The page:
Favorable socioeconomic status and recreational polydrug use are linked with sexual hepatitis C virus transmission among human immunodeficiency virus-infected men who have sex with men

Yun Chi Chen, Kjell J. Wiberg, Yu Hsiang Hsieh, Arun Bansal, Philipe Bolzan, Janelle A. Guy, Erastus N. Maina, Andrea L. Cox, Chloe L. Thio

Research output: Contribution to journalArticlepeer-review

Abstract

Background. Sexual transmission of hepatitis C virus (HCV) among human immunodeficiency virus (HIV)-infected men who have sex with men (MSM) is an emerging issue. Studies addressing the temporal trends and risk factors associated with incident HCV in HIV-infected MSM in the community-based primary care settings in the United States are scarce. Methods. Using a retrospective cohort study design, HCV incidence, defined as HCV antibody seroconversion, was determined in 1147 HIV-infected men receiving care at Chase Brexton Health Care clinics in Baltimore, Maryland between 2004 and 2014. Multivariate regression analyses were used to identify factors associated with incident HCV. Results. There were 42 incident HCV infections during 5242 person-years (PY) of follow up (incidence rate [IR], 8.01/1000 PY). Thirty-seven (88%) of the incident infections were in MSM, of whom 31 (84%) reported no injection-drug use (IDU). The annual IRs for MSM were 13.1-15.8/1000 PY between 2004 and 2007, decreased to 2.7-6.2/1000 PY between 2008 and 2011, and increased to 10.4/1000 PY and 13.3/1000 PY in 2013 and 2014, respectively. Injection-drug use was strongly associated with incident HCV among all MSM (IR ratio [IRR], 14.15; P =.003); however, among MSM without IDU, entering care between 2010 and 2013 (IRR, 3.32; P =.01), being employed (IRR, 3.14; P =.03), and having a history of ulcerative sexually transmitted infections (IRR, 3.70; P =.009) or of polydrug use (IRR, 5.54; P =.01) independently predicted incident HCV. Conclusions. In this cohort of HIV-infected men, a re-emerging HCV epidemic was observed from 2011 to 2014 among MSM. In addition to IDU, high-risk sexual behaviors, favorable socioeconomic status, and polydrug use fueled this increase in HCV infections.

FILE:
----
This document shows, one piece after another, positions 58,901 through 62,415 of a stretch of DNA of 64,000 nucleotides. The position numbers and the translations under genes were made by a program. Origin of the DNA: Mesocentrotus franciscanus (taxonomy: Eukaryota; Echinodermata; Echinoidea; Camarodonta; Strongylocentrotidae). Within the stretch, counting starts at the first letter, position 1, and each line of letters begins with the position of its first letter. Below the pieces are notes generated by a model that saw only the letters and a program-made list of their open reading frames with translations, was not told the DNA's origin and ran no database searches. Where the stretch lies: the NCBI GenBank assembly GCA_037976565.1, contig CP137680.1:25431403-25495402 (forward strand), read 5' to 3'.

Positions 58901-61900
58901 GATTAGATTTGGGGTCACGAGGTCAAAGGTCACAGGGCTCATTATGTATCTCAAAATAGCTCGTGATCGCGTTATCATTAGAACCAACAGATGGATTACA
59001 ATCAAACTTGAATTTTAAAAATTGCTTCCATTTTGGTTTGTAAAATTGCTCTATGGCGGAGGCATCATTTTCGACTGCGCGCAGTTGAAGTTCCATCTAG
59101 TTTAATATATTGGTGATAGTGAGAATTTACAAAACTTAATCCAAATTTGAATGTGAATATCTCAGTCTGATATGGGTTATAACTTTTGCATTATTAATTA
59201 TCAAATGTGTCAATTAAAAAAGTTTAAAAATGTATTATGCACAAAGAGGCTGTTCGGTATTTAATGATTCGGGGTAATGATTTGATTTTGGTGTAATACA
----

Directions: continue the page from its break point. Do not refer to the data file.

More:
Original languageEnglish (US)
Article numberofw137
JournalOpen Forum Infectious Diseases
Volume3
Issue number3
DOIs
StatePublished - 2016

Keywords

  • HIV
  • MSM
  • Polydrug use
  • Sexual HCV transmission
  • Socioeconomic status

ASJC Scopus subject areas

  • Oncology
  • Clinical Neurology

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